Google have introduced optional opt-in model clauses for Google Apps for Business customers (along with a data processing amendment), as heralded by Google in summer 2012. However, it seems that they didn't announce the clauses' availability publicly or directly to Google Apps customers, according to an enterprise Apps customer that I chatted with recently - they just quietly updated their original blog entry, I'm not sure exactly when. So, I'm writing this to publicise the position.
What are model clauses?
By way of background, using 'model clauses' as prescribed by the European Commission is one method that a data controller can use to allow it to transfer 'personal data' outside the European Economic Area, eg to store such data in non-EU data centres used by its cloud provider (more on my Venn diagram showing the differences between 'EU', 'EEA' and 'Europe').
How can Google Apps customers be 'data controllers' who process 'personal data' using their Apps accounts? Because stored Gmail email contacts and email addresses, and the bodies of emails, Google Drive spreadsheets and documents etc, might well contain personal data. Also, where the Apps customer is an organisation, the end users of Google Apps will be individuals within the customer's organisation (eg employees or students), or customers of the Apps customer, so the use of Apps by the organisation may involve processing those end users' personal data, too.
If an Apps customer (or its employees etc) uses Apps to store or process any personal data for other than purely personal purposes, then the Apps customer is likely to be a 'controller', and must by law keep that personal data within the EEA (except in certain circumstances).
One of those circumstances is the use of model clauses. These model clauses must be incorporated 'as is' into the contract between the controller, eg Google Apps customer, and the cloud provider, eg Google. They basically put the cloud provider on the hook to its customer to comply with certain privacy and security requirements under EU data protection law.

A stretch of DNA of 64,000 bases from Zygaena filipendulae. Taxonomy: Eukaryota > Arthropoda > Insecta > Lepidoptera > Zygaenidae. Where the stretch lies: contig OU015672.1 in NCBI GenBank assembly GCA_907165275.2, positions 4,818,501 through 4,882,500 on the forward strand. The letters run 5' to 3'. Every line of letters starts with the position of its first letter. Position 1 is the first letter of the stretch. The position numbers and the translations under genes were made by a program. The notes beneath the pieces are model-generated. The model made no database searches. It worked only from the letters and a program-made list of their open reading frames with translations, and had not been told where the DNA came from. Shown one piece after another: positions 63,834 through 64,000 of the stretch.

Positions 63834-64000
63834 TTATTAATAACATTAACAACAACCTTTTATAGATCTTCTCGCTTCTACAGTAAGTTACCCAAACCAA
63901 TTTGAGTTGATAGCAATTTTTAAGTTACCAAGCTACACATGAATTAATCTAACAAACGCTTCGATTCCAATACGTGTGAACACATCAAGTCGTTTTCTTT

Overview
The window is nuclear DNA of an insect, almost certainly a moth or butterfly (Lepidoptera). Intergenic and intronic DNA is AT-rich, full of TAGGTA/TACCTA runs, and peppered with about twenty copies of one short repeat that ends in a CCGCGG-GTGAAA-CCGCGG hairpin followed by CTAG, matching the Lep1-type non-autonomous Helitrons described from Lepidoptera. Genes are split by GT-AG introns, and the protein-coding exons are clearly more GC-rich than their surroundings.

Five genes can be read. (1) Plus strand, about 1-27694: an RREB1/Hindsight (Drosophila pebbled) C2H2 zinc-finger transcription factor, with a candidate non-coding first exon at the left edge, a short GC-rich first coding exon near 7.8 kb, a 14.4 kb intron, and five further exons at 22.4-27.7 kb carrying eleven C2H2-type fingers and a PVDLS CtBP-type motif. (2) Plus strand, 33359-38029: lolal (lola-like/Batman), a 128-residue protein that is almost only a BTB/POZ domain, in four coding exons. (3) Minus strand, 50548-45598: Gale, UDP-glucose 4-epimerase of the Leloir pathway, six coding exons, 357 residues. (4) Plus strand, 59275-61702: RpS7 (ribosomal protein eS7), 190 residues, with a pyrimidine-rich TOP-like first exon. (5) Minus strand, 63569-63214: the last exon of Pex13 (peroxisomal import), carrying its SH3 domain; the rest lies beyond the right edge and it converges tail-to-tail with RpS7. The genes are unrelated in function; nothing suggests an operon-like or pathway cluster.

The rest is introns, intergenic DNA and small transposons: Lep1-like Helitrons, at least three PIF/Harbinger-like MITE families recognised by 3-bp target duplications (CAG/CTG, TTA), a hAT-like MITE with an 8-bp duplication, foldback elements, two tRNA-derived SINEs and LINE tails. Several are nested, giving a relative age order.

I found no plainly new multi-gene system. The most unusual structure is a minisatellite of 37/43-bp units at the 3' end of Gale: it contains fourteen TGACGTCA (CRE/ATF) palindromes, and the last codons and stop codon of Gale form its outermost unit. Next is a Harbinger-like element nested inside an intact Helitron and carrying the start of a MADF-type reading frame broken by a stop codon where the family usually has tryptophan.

You may well ask, how did Google assure their customers of data protection law compliance before Google provided the option of model clause? The answer is that Google are self-certified under the US Safe Harbor regime (search the Safe Harbor list).
However, many EU regulators are dubious about Safe Harbor, especially in Germany, and especially with cloud computing, even though legally this Safe Harbor arrangement is meant to, well, provide controllers with a safe harbor.
So it seems likely that well-advised EEA-based Google Apps users will adopt the new model clauses if they are data controllers (and, as I explained above, most of those using Google Apps for Business, even if it's for mixed business/personal purposes, will probably be considered to be controllers).
How to adopt Google Apps model clauses?
How can Google Apps customers who are based in the EEA adopt Google's model contract clauses? This involves taking 2 steps after logging in to the Google Apps Control Panel (Domain Settings > General tab), as Google explained:
- opt in to the data processing amendment, then